I'll soon be working on converting a second floor of a residential building that was never finished and is being used as an attic for the last 80+ years. Building Size 36'x36', 9 1/2' 1st floor ceiling height, 8' planned ceiling height in 2nd floor with plenty of insulation and air barrier planned. This is also a DayCare Facility.
I will be adding an open stairway to the floor plan to provide access to the 2nd floor. (Clients request for capitalizing on the natural daylighting.)
The HVAC guy informed me that: having 2 separate HVAC systems is the route he would use because-it was how he learned and is the norm in St Louis:
The RED warning light that is going off in my head and is contrary to all I've learned is that: "What will keep one system from robbing the climatized air from the other system?" The open stairway will allow air movement up and down.
I agree with him partially on 2 systems if there was not an open stairway planned.
Since this is in design stages to capture the natural lighting I've mentioned a French door with a wall would allow lighting and separate the floors. Which makes a dual system more appealing to me.
Thanks in advance for any advice.
The following CAD drawings were made using Sketchup and what I've found is an easy way to convert plans into picture files for showing my clients what the finished product will look like. Yes there will be rails on the stairs, omitted so that it doesn't clutter up the drawing.
Instead of this railing set up a wall with a French door would allow the natural light into the room. And also alleviate my fears of a child climbing the rails and falling to the 1st floor. If this design is chosen I plan to build the railing 48" tall.
By time you have the ductwork oversized enough to handle all the airflow even when only one zone is calling, the zone control system, damper motors, and possibly a 2 stage system you could buy 2 basic single stage systems for the same price.
Oversizing ductwork? Is this something they did for zoning 30 years ago? Upstairs/downstairs, needs 2 dampers.
2 zone Carrier Infinity communicating zoning system is pretty simple and foolproof.
Here's one I did for Parson's Pipe Organ Co, Infinity Greenspeed with 2 zones - office and toning room:
What was above, what is below:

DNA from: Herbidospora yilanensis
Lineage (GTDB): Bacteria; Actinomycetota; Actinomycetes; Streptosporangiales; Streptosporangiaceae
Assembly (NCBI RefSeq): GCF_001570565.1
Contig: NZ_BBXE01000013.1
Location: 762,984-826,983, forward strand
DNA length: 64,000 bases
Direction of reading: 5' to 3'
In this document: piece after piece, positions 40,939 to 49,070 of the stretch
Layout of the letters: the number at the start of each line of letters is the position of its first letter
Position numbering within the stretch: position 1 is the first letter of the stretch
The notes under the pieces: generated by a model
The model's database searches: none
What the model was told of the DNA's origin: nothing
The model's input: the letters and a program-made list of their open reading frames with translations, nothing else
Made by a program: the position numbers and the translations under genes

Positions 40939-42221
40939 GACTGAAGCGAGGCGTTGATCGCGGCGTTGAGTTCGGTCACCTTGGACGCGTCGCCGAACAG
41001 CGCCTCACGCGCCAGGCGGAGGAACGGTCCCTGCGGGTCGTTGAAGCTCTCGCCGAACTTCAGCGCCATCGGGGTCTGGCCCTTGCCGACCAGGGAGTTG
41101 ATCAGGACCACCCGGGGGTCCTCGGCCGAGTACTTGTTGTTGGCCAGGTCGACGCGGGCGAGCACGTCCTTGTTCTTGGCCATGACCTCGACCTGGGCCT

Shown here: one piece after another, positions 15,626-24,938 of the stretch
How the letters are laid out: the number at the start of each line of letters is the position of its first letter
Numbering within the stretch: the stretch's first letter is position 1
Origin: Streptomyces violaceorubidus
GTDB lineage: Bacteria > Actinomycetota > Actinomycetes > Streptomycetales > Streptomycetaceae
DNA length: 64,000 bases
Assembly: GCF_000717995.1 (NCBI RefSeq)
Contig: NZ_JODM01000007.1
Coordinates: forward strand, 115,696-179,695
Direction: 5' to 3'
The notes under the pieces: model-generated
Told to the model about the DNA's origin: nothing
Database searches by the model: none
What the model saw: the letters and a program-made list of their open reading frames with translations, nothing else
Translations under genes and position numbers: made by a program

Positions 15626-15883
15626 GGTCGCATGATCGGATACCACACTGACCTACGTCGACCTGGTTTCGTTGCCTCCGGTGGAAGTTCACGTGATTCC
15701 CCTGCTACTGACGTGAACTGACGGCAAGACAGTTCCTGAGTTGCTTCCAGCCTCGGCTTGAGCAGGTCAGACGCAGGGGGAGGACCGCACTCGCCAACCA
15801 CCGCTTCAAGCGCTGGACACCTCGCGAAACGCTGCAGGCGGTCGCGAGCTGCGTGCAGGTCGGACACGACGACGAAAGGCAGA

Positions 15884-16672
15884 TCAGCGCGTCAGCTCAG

Here's another cool Greenspeed story: http://bit.ly/16wlgUw
What were the costs to install this system? This isn't a church with unlimited funds available. Its a small business. What we do with this project has to make financial sense, for both the near and long term.
It does look like a kick ass system though! Since the installation have you inquired on what the monthly bills have been?
It's just getting to a year, and will be a tough analysis because they now open the door from the offices to the wood shop during the evening so heating or cooling goes into other parts of the building. But my experience with ASHP & HybridHeat systems has been savings exceed projections with satisfaction results along the lines of FloridaJoy's.
We are going to install Ecobee's on other heating units to get a better understanding of how to prioritize future opportunities, hopefully I can get some updates on consumption then.
The Greenspeed replaced oil, and the rest of the building is on propane heat or low seer window unit cooling, so there is huge leverage in those 3.0 COP/20 seer btu's.
They've been ecstatic about the comfort. Because this system manages latent so well "It doesn't feel or smell like Air Conditioning" is a common thread, particularly from those who previously said "I hate air conditioning".
The greenspeed is nice because it can modulate down so low so giant ductwork isn't needed. However it DID cost at least 2x what 2 simple systems would have. The fact the original systems were right next to each other to begin with makes zoning a lot more cost effective.
The wholesale cost on the Greenspeed is simply ridiculous. A basic 14-16SEER condenser can be purchased for $800, a 90% furnace for $600. $1400 per system, $2,800 total for decent equipment. ONE Greenspeed system with the furnace is going to run at least $3k in equipment alone, not counting the additional $500+ for the zoning dampers/module. Sadly the EER isn't much better for Greenspeed than a mid line conventional system... Both hit 12-13 EER even though the Greenspeed costs over 2X the price...
BTW what size furnace/HP did you use and what was the sqft of the building?
The wholesale cost on the Greenspeed is simply ridiculous.
Irrelevant. Bob, you keep saying such silly things!
When compared to flex, hard pipe is CRAZY expensive! So I guess all your installs are crappy equipment and flex duct?
Media Filter kits are a lot when you compare to cutting a 1" slot in your return, none of your installs have media filters.
WOW, LOOK AT THE COST OF ECM motors, they sure add a BUNCH to the cost of a furnace, guess you never recommend them...
Hey Bob, share a picture of your Yugo with us? You drive a Yugo, right?